Perhaps the most plausible tale of a ship lost in the desert involves the pearling expedition of Señor Juan de Iturbe in the year 1615. It is said that after a very successful pearling trip along the coastal waters of Baja California, he sailed up the Sea of Cortez (Gulf of California) to explore its northern end, which is the Colorado River delta. There, the gulf became a rather narrow channel between two mountains, but Iturbe was determined to navigate the waterway for quite some distance, until lo and behold, the waters opened up into vast sea that extended far and wide!

He had apparently sailed inland and drifted northwest over what is today the Imperial Valley and Salton Sea basin, toward Borrego Springs and then around the mountains, to the present Coachella Valley toward Palm Springs. Eventually, he realized that his inland sea was landlocked, so he determined to return south to the open gulf. But now, to his surprise, he noticed that the tidal waters were receding fast. He found himself the victim of unintended consequences—time and unforeseen occurrence—the wrong place at the right time. Like a fish caught in a tidal pool, in consternation he frantically sailed around looking for the narrow outlet back to the Sea of Cortez, but to no avail. He and his ship were trapped—up a creek without a paddle! He finally became stranded on a sandbar.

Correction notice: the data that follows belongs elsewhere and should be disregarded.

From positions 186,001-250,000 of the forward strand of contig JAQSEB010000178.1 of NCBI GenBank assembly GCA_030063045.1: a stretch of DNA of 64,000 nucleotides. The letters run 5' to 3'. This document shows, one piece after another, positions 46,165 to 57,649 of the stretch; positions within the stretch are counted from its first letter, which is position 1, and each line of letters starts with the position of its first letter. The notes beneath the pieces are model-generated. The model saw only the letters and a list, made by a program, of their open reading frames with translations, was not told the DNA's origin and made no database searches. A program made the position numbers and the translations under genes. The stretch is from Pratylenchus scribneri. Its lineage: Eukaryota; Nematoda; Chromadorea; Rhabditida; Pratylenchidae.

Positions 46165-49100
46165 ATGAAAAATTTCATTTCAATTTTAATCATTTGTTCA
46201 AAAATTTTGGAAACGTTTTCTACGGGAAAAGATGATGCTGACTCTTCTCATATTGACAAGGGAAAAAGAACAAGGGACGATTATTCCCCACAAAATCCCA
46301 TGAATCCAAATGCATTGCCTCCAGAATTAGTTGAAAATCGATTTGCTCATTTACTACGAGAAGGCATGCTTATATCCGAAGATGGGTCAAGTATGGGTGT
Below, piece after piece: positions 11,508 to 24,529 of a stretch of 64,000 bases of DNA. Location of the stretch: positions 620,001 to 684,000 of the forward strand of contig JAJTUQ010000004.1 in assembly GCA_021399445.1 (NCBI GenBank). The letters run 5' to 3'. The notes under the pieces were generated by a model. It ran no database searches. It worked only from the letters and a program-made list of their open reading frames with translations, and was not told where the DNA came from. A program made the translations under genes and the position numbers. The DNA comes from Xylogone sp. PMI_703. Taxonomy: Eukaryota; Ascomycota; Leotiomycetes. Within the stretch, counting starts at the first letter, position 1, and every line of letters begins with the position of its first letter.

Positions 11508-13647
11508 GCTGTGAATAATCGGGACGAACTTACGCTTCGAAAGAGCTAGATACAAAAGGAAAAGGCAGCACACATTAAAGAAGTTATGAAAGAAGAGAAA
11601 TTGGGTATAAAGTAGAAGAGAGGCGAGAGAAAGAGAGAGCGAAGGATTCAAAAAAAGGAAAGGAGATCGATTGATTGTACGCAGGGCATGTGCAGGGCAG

Maybe if he had found the entrance to the outlet channel, he could have calmly allowed the high tide to return and gone out with the low tide. But, for whatever reason, Iturbe felt forced to abandon ship with all its precious cargo of pearls and leave it high and dry. Apparently, according to early Mexican historical records, he found his way back to Mexico where he built another ship, never again to wander like a salamander into shallow waters!